“What does it mean to say that one life is “worth more” than another? Aren’t all lives infinitely precious? Well, no, at least not in any sense that’s at all useful for making hard policy decisions about things like job safety and access to medical care.
Economists measure the value of a life by people’s willingness to pay for safety. Suppose you’d willingly cough up $50,000—but no more—to shave one percentage point off your chance of being killed in an accident. Then (except for some technical adjustments I won’t go into) we infer that the value of your life is 100 times $50,000, or $5 million.”
In economics, everything must have a value attached to it. There is no such thing as “invaluable.” Intangibles like life, liberty, and the pursuit of happiness have some value at which the opportunity cost of having them becomes too high. This is the value of abstract concepts. But, according to the article quoted above from Slate, a life is worth $5 million.
Thinking about this reminded me of something interesting I heard while I lived in Nairobi. I met someone who was working at a hospital in Uganda as an HIV counselor, disclosing the status of the test to the patient. He was finishing up his Masters of Public Health at UPenn and worked during the year at a clinic in Philadelphia, doing the same work. I asked him, between the two groups (Ugandans and Philadelphians), who took news harder? Without question, he said, the people he worked with in Philadelphia.
I did not expect to hear that. In the United States, anti-retroviral drugs allow people who can afford them the ability to maintain a normal life expectancy. The drug cocktail that contained a regimen of dozens of pills per week has been concentrated to a single pill – Complera – taken daily, which keeps the virus from turning into full-fledged AIDS. In other words, while it is no doubt traumatizing to learn you are HIV-positive, I wrongly assumed that, because it is no longer a death sentence, the personal devastation would not be nearly as severe.
In Uganda, on the other hand, HIV could very much be a death sentence, particularly for the poor. Anti-retrovirals are available for free through clinics and churches, but the availability of these and other ancillary services, like counseling or support groups, are limited. Even though the HIV incidence in Uganda has declined from 15% in 1990 (one in eight people) to ~5% today (one in 20), it is not a small problem, particularly when you consider that the incidence is much higher in slums and other communities where unemployment is high and prostitution common.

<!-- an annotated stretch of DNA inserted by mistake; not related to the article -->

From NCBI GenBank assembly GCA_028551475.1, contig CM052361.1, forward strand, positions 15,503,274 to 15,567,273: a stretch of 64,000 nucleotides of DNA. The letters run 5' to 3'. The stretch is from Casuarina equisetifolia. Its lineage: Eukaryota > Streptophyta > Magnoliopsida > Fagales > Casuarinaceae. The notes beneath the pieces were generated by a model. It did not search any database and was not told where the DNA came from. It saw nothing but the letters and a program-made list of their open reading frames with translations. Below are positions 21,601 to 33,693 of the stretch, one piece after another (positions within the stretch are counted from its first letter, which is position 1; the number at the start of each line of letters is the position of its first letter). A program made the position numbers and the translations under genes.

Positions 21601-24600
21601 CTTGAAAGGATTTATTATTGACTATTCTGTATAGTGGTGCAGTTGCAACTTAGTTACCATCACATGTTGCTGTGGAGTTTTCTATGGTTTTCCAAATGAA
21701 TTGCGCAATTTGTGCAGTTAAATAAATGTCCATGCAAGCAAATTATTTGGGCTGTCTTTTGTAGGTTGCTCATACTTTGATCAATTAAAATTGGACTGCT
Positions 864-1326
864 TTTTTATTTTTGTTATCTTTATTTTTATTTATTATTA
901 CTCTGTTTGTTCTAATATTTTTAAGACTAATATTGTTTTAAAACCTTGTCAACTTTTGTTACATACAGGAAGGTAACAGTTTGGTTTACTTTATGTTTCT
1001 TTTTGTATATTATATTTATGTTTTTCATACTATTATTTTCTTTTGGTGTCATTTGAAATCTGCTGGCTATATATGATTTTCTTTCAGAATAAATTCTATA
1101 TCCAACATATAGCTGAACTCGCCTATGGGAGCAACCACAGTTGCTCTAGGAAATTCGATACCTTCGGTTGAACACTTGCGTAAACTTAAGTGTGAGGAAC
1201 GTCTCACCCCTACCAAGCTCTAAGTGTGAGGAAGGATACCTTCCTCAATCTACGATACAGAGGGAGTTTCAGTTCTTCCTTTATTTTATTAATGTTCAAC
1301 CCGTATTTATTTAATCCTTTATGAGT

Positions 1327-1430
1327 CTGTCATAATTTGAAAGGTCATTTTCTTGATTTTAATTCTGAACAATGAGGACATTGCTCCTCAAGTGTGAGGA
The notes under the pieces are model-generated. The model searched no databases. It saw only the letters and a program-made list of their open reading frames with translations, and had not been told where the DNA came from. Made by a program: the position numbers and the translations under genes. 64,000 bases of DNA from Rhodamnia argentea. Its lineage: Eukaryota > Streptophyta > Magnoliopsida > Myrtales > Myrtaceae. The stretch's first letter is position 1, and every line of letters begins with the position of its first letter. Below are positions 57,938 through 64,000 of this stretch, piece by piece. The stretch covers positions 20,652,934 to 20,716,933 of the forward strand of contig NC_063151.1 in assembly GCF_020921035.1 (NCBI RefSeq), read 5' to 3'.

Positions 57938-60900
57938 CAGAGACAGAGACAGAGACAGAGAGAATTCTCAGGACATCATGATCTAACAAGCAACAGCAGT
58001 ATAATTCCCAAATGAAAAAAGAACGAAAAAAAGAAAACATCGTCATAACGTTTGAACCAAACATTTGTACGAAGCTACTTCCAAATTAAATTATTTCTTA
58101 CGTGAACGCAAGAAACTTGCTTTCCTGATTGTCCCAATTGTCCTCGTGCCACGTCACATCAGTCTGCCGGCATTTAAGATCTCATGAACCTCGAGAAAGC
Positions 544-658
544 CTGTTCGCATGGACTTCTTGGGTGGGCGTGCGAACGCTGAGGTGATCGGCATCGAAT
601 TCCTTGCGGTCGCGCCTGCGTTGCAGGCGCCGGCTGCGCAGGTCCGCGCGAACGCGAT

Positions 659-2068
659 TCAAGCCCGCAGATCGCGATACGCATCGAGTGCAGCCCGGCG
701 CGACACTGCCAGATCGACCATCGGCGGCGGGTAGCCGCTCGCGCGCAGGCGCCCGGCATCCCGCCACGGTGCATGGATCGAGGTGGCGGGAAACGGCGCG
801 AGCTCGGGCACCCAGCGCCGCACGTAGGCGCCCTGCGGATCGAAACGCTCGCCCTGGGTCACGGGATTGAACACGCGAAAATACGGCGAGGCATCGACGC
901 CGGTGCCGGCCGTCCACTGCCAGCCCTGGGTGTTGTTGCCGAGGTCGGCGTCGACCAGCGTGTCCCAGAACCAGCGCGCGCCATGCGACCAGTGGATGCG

Despite these facts, my friend told me that people he spoke with about their condition reacted calmly, almost with a sense of resignation and practicality. They would want to know what they needed to do, what drugs they needed to take, and then move on. While people in Philadelphia would break down under the weight of the realization that they contracted the virus, people in Uganda seemed to look at it as another problem to deal with and move on with their lives.
I don’t know why this is the case or whether I can extrapolate any conclusions beyond this localized case (which I only heard about through a single conversation). But I thought about it a lot. One theory is that HIV/AIDS in parts of Uganda and, to a greater extent, Sub-Saharan Africa, is just a part of life. People contract the virus with a high-enough frequency that people know other people with the virus, and they understand the implications contracting it will have on their own life. Maybe in Philadelphia the feeling that you are alone in this might make it more difficult to deal with, especially when you have so many preconceived notions about what life with virus entails. So, in Uganda, maybe understanding the day-to-day implications causes people to accept the consequences.
Maybe it is exactly the opposite. Maybe people in Philadelphia can really understand and conceptualize the extent to which their life will be different after contracting the virus. It means taking one pill every day for the rest of your life, and disclosing your status to all potential sexual partners. It places a huge amount of responsibility on your shoulders, not only for your own life, but those of others as well. And in this hospital in Uganda, maybe the patients don’t understand at all just the significance of contracting the virus. It could be that this is their first time in their lives they have been to the hospital and cannot really process the gravity of the situation.
Another theory is that poorer Ugandans who contract the virus have so much to deal with already that the added weight of knowing they are positive is an afterthought compared with the immediate concerns – specifically, how to make money and buy food for your family. This is not to diminish the problems of the Philadelphians. It is only to say that immediate concerns about the here and now trump those of the future, particularly when the treatment is offered free of charge.
And lastly, and maybe most controversially, maybe people in different countries and different socioeconomic levels place a different value on life. Economists would say that every life is worth $5 million. That, of course, is context-dependent. It is an abstract idea that cannot be quantified. But governments do place a specific value on the lives of their citizens. I don’t know what it is in Uganda, but it is probably a lot less than $5 million.
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